California Democrats Surrender, Pass Consumer Online Privacy Act

Facebook privacy (Oli Scarff / AFP / Getty)
Oli Scarff / AFP / Getty

Gov. Jerry Brown and the Democrat-controlled California legislature surrendered to privacy advocates and passed some of the world’s strongest online protections to prevent a November initiative vote on even stronger protections.

San Francisco real estate developer Alastair MacTaggart put up over $2 million of his own money to qualify the “California Consumer Personal Information Disclosure and Sale Initiative” for the November ballot. The initiative would have given California consumers the world’s best online privacy. But MacTaggart pulled his initiative after Gov. Brown and the Legislature reluctantly passed AB 375, the California Consumer Privacy Act of 2018.

MacTaggart told Breitbart News that signature-gathering by his “Californians for Consumer Privacy” (CCP) organization received an incredible boost after a Facebook scandal over selling the personal data of its users.

The day after Whistleblower Christopher Wylie told the British Parliament that Facebook and others can listen to users at home or at work through cell phone apps, the stock prices of FANGs (Facebook, Apple, Netflix, and Google) and other tech stocks crashed.

Prior to the scandal, Google, Facebook, Verizon, Comcast and AT&T had each made $200,000 contributions to a committee opposing the proposed ballot initiative. MacTaggart was told that even if by some luck his organization collected the 356,880 valid signatures to qualify an initiative for the November ballot, opponents would outspend his election effort by $100 million.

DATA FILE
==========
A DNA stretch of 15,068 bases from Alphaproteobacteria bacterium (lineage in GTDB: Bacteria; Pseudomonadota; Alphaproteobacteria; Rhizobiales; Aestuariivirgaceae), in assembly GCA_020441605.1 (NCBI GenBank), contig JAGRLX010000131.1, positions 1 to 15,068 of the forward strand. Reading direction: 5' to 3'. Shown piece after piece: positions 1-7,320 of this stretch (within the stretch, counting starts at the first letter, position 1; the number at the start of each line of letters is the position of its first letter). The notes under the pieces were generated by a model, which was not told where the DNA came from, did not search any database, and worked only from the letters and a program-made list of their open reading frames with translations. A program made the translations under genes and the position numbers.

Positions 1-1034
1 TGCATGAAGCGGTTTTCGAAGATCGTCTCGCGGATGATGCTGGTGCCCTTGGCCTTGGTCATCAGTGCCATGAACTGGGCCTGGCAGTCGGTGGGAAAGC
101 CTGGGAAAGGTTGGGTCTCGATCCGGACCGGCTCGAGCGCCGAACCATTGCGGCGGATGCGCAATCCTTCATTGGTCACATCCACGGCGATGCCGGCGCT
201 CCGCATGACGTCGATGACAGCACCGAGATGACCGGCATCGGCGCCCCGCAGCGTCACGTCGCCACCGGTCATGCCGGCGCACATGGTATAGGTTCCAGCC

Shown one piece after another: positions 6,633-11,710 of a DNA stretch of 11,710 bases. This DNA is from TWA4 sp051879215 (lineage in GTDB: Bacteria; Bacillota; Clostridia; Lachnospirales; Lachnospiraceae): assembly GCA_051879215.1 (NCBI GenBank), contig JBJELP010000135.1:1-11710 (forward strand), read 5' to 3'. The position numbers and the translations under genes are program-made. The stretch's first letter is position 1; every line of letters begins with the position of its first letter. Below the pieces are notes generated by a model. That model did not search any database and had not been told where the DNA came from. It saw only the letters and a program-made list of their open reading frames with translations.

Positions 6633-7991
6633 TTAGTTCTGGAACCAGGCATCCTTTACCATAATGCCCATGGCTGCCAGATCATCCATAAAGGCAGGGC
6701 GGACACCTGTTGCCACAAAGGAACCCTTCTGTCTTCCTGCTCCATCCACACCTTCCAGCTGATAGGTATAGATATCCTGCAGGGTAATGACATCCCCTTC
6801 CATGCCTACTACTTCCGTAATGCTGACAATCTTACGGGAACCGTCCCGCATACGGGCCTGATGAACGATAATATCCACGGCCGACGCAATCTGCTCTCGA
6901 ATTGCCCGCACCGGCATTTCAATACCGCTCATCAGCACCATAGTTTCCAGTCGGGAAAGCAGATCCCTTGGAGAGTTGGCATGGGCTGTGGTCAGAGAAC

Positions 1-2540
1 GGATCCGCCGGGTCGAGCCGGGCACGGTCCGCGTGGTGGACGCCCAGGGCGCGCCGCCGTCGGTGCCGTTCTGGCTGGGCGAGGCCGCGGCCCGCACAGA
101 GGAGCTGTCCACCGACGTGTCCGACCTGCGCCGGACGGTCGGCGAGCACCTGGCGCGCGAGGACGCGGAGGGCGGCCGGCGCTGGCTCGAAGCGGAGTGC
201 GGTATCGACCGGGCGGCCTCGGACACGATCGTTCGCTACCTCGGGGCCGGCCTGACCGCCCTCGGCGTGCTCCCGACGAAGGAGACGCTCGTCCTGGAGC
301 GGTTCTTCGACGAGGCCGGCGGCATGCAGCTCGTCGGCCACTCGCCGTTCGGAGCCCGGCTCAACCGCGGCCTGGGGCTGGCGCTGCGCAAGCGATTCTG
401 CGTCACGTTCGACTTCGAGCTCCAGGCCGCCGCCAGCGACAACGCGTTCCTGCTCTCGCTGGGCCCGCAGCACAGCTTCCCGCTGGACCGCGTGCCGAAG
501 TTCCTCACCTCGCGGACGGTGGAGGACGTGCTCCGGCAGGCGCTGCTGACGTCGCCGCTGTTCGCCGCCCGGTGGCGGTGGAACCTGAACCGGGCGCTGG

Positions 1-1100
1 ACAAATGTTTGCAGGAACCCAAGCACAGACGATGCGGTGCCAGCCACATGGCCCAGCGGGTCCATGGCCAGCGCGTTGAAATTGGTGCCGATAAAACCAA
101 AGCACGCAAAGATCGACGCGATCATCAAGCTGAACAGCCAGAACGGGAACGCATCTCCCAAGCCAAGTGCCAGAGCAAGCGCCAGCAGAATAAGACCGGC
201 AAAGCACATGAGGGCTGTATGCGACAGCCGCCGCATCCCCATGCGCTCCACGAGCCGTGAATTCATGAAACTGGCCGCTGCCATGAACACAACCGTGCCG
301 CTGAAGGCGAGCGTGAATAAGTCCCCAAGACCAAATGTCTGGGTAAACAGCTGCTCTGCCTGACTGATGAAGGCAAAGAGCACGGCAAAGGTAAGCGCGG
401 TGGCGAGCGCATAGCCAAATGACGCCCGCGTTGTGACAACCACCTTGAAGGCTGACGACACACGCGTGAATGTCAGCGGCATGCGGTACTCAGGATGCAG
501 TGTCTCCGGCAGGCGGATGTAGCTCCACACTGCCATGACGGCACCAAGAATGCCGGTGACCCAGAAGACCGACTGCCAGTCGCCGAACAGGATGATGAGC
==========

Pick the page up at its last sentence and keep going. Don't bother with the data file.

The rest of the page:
But with the media drumbeat of horror stories during April and May — including how Amazon Echo, Apple Siri and Google Home devices could gather personal data while not in use — CCP gathered over 629,000 signatures/

Faced with polls showing overwhelming support, some of the same corporations that opposed the initiative asked the legislature to cut a deal with MacTaggart and CCP to pass a consumer privacy bill that was less financially devastating than the initiative.

The text of the bill provides:

(1) The right of Californians to know what personal information is being collected about them.
(2) The right of Californians to know whether their personal information is sold or disclosed and to whom.
(3) The right of Californians to say no to the sale of personal information.
(4) The right of Californians to access their personal information.
(5) The right of Californians to equal service and price, even if they exercise their privacy rights.


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